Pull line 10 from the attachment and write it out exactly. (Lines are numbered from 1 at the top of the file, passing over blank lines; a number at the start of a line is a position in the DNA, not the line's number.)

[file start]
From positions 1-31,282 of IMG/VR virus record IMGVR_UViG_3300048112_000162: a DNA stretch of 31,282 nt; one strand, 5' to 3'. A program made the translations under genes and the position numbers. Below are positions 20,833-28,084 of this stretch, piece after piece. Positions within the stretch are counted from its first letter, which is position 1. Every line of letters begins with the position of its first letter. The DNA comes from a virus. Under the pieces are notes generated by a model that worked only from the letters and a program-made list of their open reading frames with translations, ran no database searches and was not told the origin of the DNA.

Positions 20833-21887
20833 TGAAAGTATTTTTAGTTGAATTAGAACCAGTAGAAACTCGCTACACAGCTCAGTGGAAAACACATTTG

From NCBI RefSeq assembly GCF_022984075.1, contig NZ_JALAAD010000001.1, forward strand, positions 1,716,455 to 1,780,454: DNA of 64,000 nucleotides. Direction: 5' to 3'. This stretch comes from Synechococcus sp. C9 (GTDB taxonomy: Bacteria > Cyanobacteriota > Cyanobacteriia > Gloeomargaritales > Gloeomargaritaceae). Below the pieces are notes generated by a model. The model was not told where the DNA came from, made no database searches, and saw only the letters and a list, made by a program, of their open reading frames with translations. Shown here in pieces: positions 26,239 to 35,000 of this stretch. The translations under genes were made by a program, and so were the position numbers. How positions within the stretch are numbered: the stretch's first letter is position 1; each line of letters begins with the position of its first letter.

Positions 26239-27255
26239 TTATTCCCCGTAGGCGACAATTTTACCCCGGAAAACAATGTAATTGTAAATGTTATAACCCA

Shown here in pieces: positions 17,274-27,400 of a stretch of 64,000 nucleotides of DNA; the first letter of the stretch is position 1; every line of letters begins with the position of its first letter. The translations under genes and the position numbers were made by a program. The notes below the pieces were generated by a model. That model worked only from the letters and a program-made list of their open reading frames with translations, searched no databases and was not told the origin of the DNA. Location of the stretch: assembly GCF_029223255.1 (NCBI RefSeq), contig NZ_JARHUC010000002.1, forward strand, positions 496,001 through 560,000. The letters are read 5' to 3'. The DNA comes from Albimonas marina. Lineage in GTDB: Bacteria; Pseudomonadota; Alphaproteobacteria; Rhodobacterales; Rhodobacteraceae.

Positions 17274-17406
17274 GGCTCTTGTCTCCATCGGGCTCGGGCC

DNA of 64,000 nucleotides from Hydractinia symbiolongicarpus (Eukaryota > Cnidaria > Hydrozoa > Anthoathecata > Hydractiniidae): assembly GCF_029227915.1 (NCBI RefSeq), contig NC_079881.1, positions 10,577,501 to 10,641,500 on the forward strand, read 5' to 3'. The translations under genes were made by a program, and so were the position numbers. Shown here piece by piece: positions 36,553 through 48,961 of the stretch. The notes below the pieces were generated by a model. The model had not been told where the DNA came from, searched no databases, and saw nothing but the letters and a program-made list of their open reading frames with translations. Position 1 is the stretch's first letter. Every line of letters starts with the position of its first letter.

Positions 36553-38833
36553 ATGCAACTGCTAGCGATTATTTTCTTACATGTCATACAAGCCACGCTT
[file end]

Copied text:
DNA of 64,000 nucleotides from Hydractinia symbiolongicarpus (Eukaryota > Cnidaria > Hydrozoa > Anthoathecata > Hydractiniidae): assembly GCF_029227915.1 (NCBI RefSeq), contig NC_079881.1, positions 10,577,501 to 10,641,500 on the forward strand, read 5' to 3'. The translations under genes were made by a program, and so were the position numbers. Shown here piece by piece: positions 36,553 through 48,961 of the stretch. The notes below the pieces were generated by a model. The model had not been told where the DNA came from, searched no databases, and saw nothing but the letters and a program-made list of their open reading frames with translations. Position 1 is the stretch's first letter. Every line of letters starts with the position of its first letter.